When you adopt a dog, you quickly realize they’re not so different from humans than you would think. Each dog has their own different personality and quirks, are afraid of things, have favorite toys and food and are particular about certain things.
These things are the unique attributes that make us fall in love with our dogs. Unfortunately, like humans, dogs are susceptible to psychological issues as well.
A common psychological issue in dogs is separation anxiety. This could be for a number of reasons. Dogs are social animals that need to be engaged physically and mentally. If they are left at home for too long, it can prohibit them from doing those things, which may lead to anxiety. A dog could have been taken from its mother too early. It’s a frequent occurrence (especially within puppy mills) that raises their risk for behavioral problems as adults.
No matter the reason, having an anxious dog can be stressful for both dog and guardian. There are, however, different natural ways you can help your dog with anxiety.
1. Give Your Dog Plenty of Exercise
We’ve all heard the magic endorphins can do for humans, same goes with dogs. It may seem like a no-brainer, but exercise not only delivers endorphins to your dog, but it is mentally and physically stimulating to them. Plus, they get to bond with their favorite person.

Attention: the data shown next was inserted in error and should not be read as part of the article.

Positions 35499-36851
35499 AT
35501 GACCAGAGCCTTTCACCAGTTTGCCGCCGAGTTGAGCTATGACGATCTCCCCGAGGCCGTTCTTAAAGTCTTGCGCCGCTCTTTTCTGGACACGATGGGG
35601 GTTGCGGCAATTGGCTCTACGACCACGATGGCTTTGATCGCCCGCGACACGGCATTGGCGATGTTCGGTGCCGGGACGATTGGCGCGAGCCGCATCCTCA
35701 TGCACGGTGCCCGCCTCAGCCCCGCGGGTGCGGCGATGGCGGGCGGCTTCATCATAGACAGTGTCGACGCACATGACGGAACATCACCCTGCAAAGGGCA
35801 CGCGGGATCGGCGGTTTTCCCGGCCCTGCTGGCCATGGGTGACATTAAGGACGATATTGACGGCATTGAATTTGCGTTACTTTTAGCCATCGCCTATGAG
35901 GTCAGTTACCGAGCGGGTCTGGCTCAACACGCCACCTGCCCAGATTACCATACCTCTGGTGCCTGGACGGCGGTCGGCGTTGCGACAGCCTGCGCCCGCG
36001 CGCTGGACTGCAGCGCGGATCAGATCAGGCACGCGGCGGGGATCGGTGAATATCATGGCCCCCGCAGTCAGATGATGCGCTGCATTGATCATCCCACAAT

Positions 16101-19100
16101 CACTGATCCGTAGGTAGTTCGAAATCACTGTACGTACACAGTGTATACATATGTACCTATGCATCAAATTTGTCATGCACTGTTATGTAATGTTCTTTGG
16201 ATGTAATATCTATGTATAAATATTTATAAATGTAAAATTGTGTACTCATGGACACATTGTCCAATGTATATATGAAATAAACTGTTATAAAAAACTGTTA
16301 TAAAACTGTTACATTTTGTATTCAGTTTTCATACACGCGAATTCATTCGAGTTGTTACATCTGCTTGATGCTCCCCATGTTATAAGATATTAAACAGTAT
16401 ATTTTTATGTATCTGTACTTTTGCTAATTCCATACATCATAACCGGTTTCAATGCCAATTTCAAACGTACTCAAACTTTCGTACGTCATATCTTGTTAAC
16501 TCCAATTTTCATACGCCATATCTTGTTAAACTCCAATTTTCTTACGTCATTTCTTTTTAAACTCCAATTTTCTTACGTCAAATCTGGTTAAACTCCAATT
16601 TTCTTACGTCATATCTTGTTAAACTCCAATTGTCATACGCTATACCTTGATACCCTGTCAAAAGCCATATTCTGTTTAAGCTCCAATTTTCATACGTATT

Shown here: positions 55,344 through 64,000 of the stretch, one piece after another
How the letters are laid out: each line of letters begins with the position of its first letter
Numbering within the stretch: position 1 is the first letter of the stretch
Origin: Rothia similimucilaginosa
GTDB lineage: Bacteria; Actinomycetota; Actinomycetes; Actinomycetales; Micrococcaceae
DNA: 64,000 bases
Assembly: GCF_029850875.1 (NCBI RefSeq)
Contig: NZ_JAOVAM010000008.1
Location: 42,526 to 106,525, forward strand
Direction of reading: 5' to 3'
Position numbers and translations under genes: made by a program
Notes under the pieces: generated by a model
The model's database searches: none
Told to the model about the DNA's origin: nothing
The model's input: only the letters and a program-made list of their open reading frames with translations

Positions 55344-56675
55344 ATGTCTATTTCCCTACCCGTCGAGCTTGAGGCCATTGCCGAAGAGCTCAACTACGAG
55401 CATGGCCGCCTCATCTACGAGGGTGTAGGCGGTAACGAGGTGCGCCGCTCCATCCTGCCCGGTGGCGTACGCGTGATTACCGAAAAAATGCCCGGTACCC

2. Try Natural Herbs
Pet stores sell a number of herbal supplements for dog anxiety. You can pick one up there or you can take the next step and go completely natural. Chamomile is a natural herb that is safe for both humans and dogs. It calms nerves and the stomach, which could be upset as a result of anxiety. It is also a natural sedative, so if your dog has trouble with you leaving the house, give them some chamomile about 45 minutes before you leave to calm them. Be sure to consult with your vet first.
3. Try a Comfort Zone Plug-In
Comfort Zone Plug-Ins are best for those dogs who were taken from their mothers too early, as they mimic the mother’s natural pheromones. You can plug this specialty product in a room where your dog spends the most time to help calm their stress response.
4. Buy a Pheromone Collar
If the pheromone trick works for your dog, you can also buy a collar that has the same natural pheromone chemicals as the plug-in. This is especially helpful in case your dog gets anxious outside of the house.
5. Try a Pressure Wrap
Pressure wraps such as Thundershirt and Anxiety Wrap have recently gained a great deal of popularity. These wraps, originally designed to help animals cope with loud noises like those associated with thunderstorms, have a soothing effect on anxious dogs and cats alike. The wraps not only make the animal feel secure, but hit pressure points to aid in calming your pet down. Behaviorists and vets alike are recommending these wraps for use in the house, car rides and any other stressful situation your pet may face.
6. See a Behavioral Specialist
It’s obvious dogs can’t talk to us. They can’t tell us how they feel, what stresses them out or what they are afraid of. There are people, however, that are trained to help dogs with psychological issues. If you are having trouble with your dog, professional advice and help might be what’s best for both of you. These professionals know triggers and signs dogs exhibit that we many times overlook. By taking your dog to see a specialist, you will be able to communicate and understand your buddy in a whole new way.
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